An Indian company issuing shares under FDI shall receive share allotment money through inward remittance through normal banking channel or debit to NRE/ FCNR (B)/ Escrow account maintained with an Authorised Dealer or Bank in India in accordance with Foreign Exchange Management (Deposit) Regulations, 2016.

If the capital instruments are not issued by the Indian company within 60 days from the date of receipt of funds, then the funds are to be refunded within 15 days from date of completion of 60 days through the same channel as receipt of funds.


The Reserve Bank of India has simplified the foreign investment reporting by Indian entities by consolidating different forms in one master form namely Single Master Form (SMF) on the Foreign Investment Reporting and Management System (FIRMS).

The introduction of SMF has dispensed with the earlier two stage reporting i.e., first reporting after the receipt of money in Advance Reporting Forum (ARF) and second after the allotment of shares in form FC-GPR. Now only one reporting is to be made after allotment in form FC – GPR (Foreign Currency – Gross Provisional Return).

 A. As per the Companies Act, 2013, the company has to keep the amount received as Share Application money in a separate bank account and cannot utilize it before the allotment of shares to the investors. Noncompliance leads Promoters and Directors liable for a penalty up to the amount involved or INR 2 Crores whichever is higher. Also, company shall refund all the money to the subscribers within the period of 30 days from the day of penalty along with the interest of 12% p.a.

B. As per Ministry of Corporate Affairs the Company has to issue/ allot shares within 60 days from the date of receipt of funds.

 C. For allotment of shares, Board Meeting has to be conducted with the Board of Directors.

D. A report in the form FC-GPR is to be filed with the Reserve Bank of India within 30 days from date of issuance of shares. The form covers the details of the investee company, main business activity for which investment is made, percentage of FDI as allowed by the FDI policy, route of investment, date of issue of shares, details of foreign investor, type of security issued. The form should be filed along with the following documents: Certificate from the Company Secretary of the company accepting the investment Share valuation certificate by the Chartered Accountant for the shares issued to the foreign investor Board Resolution for the share allotment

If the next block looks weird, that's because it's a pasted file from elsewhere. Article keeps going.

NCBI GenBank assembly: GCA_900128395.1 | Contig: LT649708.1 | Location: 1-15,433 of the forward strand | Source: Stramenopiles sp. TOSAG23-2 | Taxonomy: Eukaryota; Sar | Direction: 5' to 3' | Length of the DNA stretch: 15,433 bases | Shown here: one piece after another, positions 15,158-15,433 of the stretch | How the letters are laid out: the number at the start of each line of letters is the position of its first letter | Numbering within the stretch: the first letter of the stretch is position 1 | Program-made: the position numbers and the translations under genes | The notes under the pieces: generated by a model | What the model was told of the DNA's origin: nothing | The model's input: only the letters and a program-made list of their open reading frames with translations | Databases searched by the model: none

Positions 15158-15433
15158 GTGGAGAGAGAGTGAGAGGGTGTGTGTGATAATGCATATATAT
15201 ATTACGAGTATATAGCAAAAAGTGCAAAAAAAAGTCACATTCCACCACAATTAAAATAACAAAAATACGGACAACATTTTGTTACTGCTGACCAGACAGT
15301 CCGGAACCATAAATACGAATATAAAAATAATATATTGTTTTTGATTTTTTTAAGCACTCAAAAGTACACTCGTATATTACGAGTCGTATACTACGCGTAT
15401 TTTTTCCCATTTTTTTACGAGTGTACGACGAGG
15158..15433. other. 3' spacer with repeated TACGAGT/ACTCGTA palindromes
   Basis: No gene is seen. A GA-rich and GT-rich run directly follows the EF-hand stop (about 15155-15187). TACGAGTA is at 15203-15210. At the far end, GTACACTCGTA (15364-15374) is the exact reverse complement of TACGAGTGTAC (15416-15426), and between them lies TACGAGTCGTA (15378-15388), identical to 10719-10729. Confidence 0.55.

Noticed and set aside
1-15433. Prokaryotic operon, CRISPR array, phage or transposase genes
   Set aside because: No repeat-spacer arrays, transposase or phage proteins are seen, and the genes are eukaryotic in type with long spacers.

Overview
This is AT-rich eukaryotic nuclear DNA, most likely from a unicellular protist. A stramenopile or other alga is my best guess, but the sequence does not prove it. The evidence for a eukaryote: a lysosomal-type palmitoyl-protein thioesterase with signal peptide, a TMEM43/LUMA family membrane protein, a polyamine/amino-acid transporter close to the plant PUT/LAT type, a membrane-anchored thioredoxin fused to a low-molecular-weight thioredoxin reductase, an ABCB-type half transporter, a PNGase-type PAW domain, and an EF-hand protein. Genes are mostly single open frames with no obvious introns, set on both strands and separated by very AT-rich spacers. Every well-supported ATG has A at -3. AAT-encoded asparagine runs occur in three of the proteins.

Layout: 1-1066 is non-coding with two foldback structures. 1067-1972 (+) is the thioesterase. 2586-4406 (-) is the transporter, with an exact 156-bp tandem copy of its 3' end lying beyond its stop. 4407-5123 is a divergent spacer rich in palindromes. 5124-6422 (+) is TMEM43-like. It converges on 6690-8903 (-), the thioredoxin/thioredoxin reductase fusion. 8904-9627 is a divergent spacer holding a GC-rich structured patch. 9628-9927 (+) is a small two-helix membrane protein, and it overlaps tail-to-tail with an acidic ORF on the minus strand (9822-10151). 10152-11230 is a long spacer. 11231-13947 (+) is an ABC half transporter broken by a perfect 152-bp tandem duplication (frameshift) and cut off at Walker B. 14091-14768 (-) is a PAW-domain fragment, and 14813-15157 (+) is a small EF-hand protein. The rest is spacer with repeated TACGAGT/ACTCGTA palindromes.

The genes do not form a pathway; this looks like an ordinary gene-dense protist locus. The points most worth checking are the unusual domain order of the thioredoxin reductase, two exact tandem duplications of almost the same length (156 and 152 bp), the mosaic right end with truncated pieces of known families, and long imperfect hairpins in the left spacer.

E. Form PAS -3 signed by CA/CS is to be filed with Ministry of Corporate Affairs within 30 days from the date of allotment of shares. The form covers the details regarding: Type of security issued Date of Allotment Number of Allotment Amount of consideration received Whether the allotment of shares is for consideration other than cash The form is to be attached with list of allottees of shares and Board Resolution.

 F. Share Certificate is to be issued within 60 days from the allotment of shares. G. Stamp Duty has to be paid by the company on the shares allotted as per the regulations of the state in which company is registered.



Aishwarya Says:

I have always been against Glorifying Over Work and therefore, in the year 2021, I have decided to launch this campaign “Balancing Life”and talk about this wrong practice, that we have been following since last few years. I will be talking to and interviewing around 1 lakh people in the coming 2021 and publish their interview regarding their opinion on glamourising Over Work.


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In the year 2021, we wrote about 1000 Inspirational Women In India, in the year 2022, we would be featuring 5000 Start Up Stories.